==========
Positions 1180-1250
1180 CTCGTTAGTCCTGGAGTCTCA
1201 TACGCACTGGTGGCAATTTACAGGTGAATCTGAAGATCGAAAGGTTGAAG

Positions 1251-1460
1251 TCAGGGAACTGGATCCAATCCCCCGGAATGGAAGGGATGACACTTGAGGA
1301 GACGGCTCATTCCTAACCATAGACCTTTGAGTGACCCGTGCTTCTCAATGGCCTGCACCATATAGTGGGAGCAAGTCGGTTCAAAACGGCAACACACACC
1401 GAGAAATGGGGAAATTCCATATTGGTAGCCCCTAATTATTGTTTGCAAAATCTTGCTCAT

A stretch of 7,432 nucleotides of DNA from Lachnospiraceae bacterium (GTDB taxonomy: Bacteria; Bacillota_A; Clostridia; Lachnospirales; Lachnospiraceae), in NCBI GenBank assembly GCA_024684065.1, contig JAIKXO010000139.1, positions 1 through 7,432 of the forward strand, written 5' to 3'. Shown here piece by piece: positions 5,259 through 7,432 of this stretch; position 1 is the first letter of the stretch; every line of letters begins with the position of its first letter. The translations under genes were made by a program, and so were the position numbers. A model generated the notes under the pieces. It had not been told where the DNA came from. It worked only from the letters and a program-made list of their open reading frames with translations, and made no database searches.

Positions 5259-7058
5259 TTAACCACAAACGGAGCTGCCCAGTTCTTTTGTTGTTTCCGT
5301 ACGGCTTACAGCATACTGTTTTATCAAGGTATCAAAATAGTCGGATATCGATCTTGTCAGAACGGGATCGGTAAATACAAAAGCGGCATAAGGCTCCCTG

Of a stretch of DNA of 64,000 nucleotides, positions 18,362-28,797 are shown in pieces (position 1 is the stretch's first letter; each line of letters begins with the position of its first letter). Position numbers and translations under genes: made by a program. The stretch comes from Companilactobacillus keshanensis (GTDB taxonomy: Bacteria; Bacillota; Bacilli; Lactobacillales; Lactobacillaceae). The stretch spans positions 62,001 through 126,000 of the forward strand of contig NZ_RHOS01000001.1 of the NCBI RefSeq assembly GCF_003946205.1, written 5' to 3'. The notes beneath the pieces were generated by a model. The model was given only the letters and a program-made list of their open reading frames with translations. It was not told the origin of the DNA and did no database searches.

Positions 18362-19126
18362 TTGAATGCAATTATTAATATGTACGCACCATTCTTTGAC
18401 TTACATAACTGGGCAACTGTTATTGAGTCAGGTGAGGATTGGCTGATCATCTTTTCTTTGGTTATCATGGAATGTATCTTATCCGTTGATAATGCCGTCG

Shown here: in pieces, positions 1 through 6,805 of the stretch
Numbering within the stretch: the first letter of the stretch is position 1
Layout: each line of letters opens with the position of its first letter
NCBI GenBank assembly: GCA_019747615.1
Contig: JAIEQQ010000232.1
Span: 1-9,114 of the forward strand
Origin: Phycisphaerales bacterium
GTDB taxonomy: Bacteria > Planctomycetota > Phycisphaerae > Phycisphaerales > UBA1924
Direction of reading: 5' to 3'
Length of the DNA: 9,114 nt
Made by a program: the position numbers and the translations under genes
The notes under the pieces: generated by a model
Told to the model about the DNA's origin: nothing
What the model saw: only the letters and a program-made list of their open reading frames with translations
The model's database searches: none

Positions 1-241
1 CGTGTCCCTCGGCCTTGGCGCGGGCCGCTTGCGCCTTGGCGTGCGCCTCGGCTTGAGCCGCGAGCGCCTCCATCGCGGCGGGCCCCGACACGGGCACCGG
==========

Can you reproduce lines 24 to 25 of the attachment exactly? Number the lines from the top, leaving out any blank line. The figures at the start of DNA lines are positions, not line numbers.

Direction of reading: 5' to 3'
Length of the DNA: 9,114 nt